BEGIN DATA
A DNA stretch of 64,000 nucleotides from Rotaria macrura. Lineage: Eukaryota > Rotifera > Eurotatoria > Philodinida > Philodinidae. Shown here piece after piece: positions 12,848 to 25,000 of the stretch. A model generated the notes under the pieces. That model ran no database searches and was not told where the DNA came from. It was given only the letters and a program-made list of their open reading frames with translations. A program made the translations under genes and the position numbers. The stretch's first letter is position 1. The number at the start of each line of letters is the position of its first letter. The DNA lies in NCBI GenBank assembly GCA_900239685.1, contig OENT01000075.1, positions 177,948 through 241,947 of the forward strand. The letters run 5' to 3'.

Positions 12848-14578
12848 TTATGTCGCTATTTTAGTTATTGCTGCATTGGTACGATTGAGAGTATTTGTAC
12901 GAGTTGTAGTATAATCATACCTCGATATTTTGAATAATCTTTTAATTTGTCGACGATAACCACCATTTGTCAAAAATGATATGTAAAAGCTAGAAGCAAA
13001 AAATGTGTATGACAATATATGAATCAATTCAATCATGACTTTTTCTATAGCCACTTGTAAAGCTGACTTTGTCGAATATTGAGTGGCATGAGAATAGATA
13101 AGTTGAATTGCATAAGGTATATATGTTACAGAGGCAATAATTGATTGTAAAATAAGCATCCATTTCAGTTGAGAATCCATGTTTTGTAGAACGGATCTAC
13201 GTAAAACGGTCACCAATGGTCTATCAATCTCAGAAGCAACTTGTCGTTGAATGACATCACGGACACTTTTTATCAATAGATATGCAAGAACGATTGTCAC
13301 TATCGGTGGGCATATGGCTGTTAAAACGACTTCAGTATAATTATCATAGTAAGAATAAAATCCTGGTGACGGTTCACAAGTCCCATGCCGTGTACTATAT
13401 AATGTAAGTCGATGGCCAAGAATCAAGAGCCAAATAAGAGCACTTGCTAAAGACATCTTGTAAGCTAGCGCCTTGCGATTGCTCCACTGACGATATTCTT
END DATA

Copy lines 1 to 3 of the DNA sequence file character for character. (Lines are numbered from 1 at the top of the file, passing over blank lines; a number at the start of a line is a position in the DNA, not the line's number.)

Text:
A DNA stretch of 64,000 nucleotides from Rotaria macrura. Lineage: Eukaryota > Rotifera > Eurotatoria > Philodinida > Philodinidae. Shown here piece after piece: positions 12,848 to 25,000 of the stretch. A model generated the notes under the pieces. That model ran no database searches and was not told where the DNA came from. It was given only the letters and a program-made list of their open reading frames with translations. A program made the translations under genes and the position numbers. The stretch's first letter is position 1. The number at the start of each line of letters is the position of its first letter. The DNA lies in NCBI GenBank assembly GCA_900239685.1, contig OENT01000075.1, positions 177,948 through 241,947 of the forward strand. The letters run 5' to 3'.

Positions 12848-14578
12848 TTATGTCGCTATTTTAGTTATTGCTGCATTGGTACGATTGAGAGTATTTGTAC